7. Thinx

Even the committed feminists in the offices of eatbigfish (which I hope I can say, is 100% of the office) have got a little bit cynical about the rise of ‘femvertising’ over the last couple of years - brands jumping on the 'purpose' bandwagon promising to empower 51% of the population just that little bit more and explain why we, the little women, can do all the things the big bad men can, as long as our hair remains silky shiny smooth of course.

So it felt like a breath of fresh air when Thinx, the new kid on the block when it comes to everyone’s favourite empowering category – feminine hygiene – rocked up with their un-patronising, intriguing, high fashion aesthetic ads in October of last year.

Gifted an old fashioned controversy by the NYC subway department, who initially banned the ads for what they considered inappropriate imagery, Thinx got wide (and hugely supportive) international mainstream press coverage and got our attention – precisely what a new challenger needs to make an impact.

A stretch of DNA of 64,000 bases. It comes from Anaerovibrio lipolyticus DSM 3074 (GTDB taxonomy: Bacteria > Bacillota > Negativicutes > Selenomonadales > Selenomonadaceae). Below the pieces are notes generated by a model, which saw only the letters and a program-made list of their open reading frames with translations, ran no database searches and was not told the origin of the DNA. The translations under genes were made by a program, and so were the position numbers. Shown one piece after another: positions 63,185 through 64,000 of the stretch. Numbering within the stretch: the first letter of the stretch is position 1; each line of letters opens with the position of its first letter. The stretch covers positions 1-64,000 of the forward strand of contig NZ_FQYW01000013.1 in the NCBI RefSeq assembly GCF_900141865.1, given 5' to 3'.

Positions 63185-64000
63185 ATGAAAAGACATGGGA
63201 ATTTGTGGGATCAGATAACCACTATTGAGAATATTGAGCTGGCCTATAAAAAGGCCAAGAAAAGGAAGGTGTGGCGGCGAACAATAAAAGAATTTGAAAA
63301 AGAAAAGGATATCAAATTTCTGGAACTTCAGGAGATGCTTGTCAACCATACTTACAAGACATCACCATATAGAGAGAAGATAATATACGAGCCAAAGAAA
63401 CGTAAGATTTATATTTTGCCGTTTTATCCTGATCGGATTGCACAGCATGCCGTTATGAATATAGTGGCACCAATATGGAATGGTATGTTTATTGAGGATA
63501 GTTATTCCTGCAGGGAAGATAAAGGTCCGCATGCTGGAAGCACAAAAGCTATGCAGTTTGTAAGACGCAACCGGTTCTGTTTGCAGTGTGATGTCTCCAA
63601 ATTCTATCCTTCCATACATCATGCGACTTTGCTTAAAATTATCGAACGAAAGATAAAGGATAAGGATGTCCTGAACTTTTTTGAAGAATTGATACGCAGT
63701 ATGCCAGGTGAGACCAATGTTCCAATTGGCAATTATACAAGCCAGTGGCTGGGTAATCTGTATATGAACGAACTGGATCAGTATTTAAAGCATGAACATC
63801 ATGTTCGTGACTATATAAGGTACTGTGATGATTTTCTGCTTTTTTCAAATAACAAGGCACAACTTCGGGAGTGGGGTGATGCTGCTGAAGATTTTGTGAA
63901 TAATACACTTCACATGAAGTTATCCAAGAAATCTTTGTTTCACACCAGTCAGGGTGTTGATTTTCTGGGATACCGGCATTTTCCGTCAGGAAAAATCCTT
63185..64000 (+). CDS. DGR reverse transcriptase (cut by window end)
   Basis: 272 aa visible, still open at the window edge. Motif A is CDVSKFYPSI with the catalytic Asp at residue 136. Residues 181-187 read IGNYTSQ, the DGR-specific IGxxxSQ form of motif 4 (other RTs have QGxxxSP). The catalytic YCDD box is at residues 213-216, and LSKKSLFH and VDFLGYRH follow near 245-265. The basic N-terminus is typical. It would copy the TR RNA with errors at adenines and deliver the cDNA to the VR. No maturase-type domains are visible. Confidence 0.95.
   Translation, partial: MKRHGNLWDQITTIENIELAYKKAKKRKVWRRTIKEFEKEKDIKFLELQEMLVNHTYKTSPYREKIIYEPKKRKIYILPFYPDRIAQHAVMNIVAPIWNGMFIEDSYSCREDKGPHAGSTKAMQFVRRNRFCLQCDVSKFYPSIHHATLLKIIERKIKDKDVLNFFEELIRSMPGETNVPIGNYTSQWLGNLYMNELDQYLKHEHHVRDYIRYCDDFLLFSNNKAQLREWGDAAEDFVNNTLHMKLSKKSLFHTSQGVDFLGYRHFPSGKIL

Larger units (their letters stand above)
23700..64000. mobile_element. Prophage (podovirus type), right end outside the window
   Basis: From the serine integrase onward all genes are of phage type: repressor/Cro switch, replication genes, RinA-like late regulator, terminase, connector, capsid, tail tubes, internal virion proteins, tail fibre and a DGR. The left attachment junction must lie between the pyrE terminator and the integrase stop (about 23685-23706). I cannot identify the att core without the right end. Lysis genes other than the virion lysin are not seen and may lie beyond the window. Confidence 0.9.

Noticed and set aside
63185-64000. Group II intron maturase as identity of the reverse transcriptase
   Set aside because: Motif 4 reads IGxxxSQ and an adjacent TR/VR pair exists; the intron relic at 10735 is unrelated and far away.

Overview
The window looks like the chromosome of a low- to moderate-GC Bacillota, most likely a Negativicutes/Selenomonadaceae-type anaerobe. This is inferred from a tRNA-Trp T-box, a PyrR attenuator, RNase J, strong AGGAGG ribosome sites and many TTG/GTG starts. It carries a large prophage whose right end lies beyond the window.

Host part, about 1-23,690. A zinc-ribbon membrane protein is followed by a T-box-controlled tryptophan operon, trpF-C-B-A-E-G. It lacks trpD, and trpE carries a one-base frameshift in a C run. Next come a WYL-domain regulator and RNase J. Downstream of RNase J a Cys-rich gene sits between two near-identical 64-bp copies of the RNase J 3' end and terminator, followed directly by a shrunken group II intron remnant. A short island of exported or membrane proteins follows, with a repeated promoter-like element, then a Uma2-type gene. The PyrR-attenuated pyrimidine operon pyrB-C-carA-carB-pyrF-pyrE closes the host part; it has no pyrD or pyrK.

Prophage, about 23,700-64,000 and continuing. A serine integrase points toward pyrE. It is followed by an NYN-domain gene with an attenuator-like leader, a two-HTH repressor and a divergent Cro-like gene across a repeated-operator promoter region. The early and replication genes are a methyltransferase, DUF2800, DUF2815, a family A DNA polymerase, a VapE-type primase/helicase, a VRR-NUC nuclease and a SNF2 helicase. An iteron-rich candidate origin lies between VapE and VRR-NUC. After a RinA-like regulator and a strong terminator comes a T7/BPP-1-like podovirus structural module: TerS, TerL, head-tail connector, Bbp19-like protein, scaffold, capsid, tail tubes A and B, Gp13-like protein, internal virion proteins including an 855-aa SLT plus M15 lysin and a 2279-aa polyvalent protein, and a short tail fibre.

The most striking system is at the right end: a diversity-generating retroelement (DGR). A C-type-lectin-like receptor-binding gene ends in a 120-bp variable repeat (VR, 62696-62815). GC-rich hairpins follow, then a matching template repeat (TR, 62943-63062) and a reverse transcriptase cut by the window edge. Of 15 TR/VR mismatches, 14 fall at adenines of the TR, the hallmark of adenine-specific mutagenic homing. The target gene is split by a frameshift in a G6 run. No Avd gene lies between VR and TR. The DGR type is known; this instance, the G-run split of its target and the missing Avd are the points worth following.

Like all true challengers, they are guided and driven by a clear, bold and broader ambition – to break the taboo around menstruation.

But there’s more to it than a clever ad campaign. Named one of TIME's "25 Best Inventions of 2015" Thinx are introducing an entirely new product to the category – period underwear, designed to replace tampons and pads and therefore eliminate the associated landfill waste (each year 12 billion pads and 7 million tampons are dumped into U.S. landfills alone).

Like all true challengers, they are guided and driven by a clear, bold and broader ambition – to break the taboo around menstruation. The business is built on a buy-one-give-one model, for each purchase they donate to AFRIpads, a charity working to make sure that girls in the developing don’t have to miss school because of their periods, and they publicly support and campaign for ‘women’s issues’ like the tampon tax, reproductive rights and trans issues.

In the year ahead they have a massive job building on their press coverage by educating the consumer and encouraging trial, but we think they have got the tone and strategy spot on so far.

Helen is eatbigfish's chief cynic, secret idealist and reluctant entrepreneur. She can mostly be found drinking wine and eating crisps in East London pubs.